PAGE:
Making my way from the airport to Ellen's apartment, the only transit error was taking the AirTrain in the wrong direction and not even considering a different subway line into the city. Given the vast potential for horror on such an overnight travel agenda, this was nothing to write home about. After all, the flight didn't include any of the twists and turns that one might expect from this summer's Red Eye. Being chased by a psychotic with an improvised defensive tracheotomy really brings a trip down, no?
Anyway. Upon arriving at Ellen's front door and checked my sidekick for new e-mails. There I found that CMJ had decided to grant me press credentials for the music marathon. Amazing, what asking will do.
Ellen let me inside, showed me the tricks of the apartment and we listened to some of the thrilling Roberts confirmation hearings on NPR while paging through recent issues of Time Out New York until it was time for her to go to school.
I took a quick shower and headed off to Lincoln Center to pick up my shiny silver badge, bag of promotional materials, and programs in time to race down to the Director's Guild theater to catch a screening of Thumbsucker. It was just about exactly as good as I'd hoped it would be, and the post-screening Q&A was entertaining even though the Q-er was kind of horrible. (For instance, Mills had mentioned his mother's death early in the conversation. Later, when his phone rang, she asked him if it was his mother calling.)
By the time the movie was over, Ellen had finished with her school things; so we met up and went back to Brooklyn. I think that I probably took a nap / fell asleep on the couch for a while. And then it was time to go to Park Slope to drink liberally to protect someone (Juno?) from being overwhelmed by leftists.
It's sort of funny that there are liberal drinking organizations in New York, given its status as the big island of the urban archipelago, but the bar (despite complaints from the random web designer/photographer's assistant) was pretty good and I got to hear Brooklynites talking about their opinions about the Nets being moved to the Atlantic shipyard. Also, a candidate for congress showed up to garner support. It didn't look like he was actually drinking liberally, unless bottled water counts.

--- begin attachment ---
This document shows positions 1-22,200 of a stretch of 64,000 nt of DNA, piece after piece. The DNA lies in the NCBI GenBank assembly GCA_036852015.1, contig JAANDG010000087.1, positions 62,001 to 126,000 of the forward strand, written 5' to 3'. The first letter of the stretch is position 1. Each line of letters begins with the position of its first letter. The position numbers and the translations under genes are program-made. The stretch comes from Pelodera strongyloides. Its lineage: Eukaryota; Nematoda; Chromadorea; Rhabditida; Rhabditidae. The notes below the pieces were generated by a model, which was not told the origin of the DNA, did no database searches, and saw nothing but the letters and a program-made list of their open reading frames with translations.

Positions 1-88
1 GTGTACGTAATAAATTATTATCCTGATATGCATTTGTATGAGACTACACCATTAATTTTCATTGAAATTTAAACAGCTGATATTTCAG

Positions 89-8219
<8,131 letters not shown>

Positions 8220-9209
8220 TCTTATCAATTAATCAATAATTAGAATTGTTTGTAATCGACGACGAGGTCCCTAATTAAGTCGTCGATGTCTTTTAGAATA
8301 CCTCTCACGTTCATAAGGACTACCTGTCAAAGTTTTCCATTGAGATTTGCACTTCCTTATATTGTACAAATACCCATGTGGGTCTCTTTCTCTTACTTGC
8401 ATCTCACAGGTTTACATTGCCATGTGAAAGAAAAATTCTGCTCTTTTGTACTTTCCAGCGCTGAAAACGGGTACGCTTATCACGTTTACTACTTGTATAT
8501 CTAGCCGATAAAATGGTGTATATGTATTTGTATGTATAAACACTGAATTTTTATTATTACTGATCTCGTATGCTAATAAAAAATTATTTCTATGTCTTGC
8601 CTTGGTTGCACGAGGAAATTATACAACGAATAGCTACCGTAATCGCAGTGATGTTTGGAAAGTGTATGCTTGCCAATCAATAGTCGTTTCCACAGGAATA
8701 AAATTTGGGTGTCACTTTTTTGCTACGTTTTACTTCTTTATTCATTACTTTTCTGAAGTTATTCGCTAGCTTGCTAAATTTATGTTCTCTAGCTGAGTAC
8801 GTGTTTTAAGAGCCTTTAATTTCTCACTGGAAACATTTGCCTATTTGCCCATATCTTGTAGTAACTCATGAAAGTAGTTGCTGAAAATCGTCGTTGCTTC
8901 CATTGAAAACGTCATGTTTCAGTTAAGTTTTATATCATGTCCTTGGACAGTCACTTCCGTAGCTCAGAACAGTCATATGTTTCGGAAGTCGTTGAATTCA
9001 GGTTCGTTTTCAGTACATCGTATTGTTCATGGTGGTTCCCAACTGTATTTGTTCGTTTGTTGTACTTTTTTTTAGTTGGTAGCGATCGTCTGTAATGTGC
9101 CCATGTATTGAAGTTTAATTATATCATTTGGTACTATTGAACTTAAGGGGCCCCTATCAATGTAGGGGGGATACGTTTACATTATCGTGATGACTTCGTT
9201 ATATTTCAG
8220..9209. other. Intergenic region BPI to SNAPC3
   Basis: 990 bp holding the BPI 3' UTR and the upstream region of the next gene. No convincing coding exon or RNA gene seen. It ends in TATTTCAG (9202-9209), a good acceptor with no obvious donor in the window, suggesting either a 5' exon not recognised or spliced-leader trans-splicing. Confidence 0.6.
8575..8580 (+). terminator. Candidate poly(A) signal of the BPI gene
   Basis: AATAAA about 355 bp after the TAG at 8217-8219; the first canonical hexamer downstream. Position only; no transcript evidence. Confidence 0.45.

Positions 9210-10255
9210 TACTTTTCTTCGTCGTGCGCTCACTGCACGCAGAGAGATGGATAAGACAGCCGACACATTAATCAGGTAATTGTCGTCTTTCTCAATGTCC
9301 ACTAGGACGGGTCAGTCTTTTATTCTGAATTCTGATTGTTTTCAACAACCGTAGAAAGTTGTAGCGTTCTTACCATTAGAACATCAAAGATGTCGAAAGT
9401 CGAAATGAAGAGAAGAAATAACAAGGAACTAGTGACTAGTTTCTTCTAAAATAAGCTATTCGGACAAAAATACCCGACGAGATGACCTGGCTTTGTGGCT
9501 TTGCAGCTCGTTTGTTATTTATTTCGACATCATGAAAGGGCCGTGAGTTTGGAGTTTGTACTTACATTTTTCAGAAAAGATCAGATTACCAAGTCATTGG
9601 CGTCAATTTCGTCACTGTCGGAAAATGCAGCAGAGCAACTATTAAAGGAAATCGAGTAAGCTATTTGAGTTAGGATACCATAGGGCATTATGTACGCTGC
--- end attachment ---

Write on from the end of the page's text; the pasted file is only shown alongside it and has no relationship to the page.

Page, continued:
It was something of a relief when Ellen broke up the conversation that I was having with the RWDPA about city-based weblogs so that we could meet Chris in the meat packing district. We went to a bar called APT, which has the charming theme of being decorated like someone's apartment. Clever, no? Someone's apartment that is really big, with too much furniture, an unclear host policy, a glass map that doesn't inlcude the Americas on the wall, and a loud party forming in the basement.
Chris and Jason arrived from a magazine launch party with plastic purses, and we caught up a little bit. I also came up with a theory about why it's better to live in New York than D.C., that involved the sort of things that people who pretend to be (or are) important can get into with their importance.
On the way out, there was a bit of a downpour and I was happy that Ellen advised me to take along an umbrella. We walked far enough to get a slice of pizza for Chris and then taxied our way back to Brooklyn.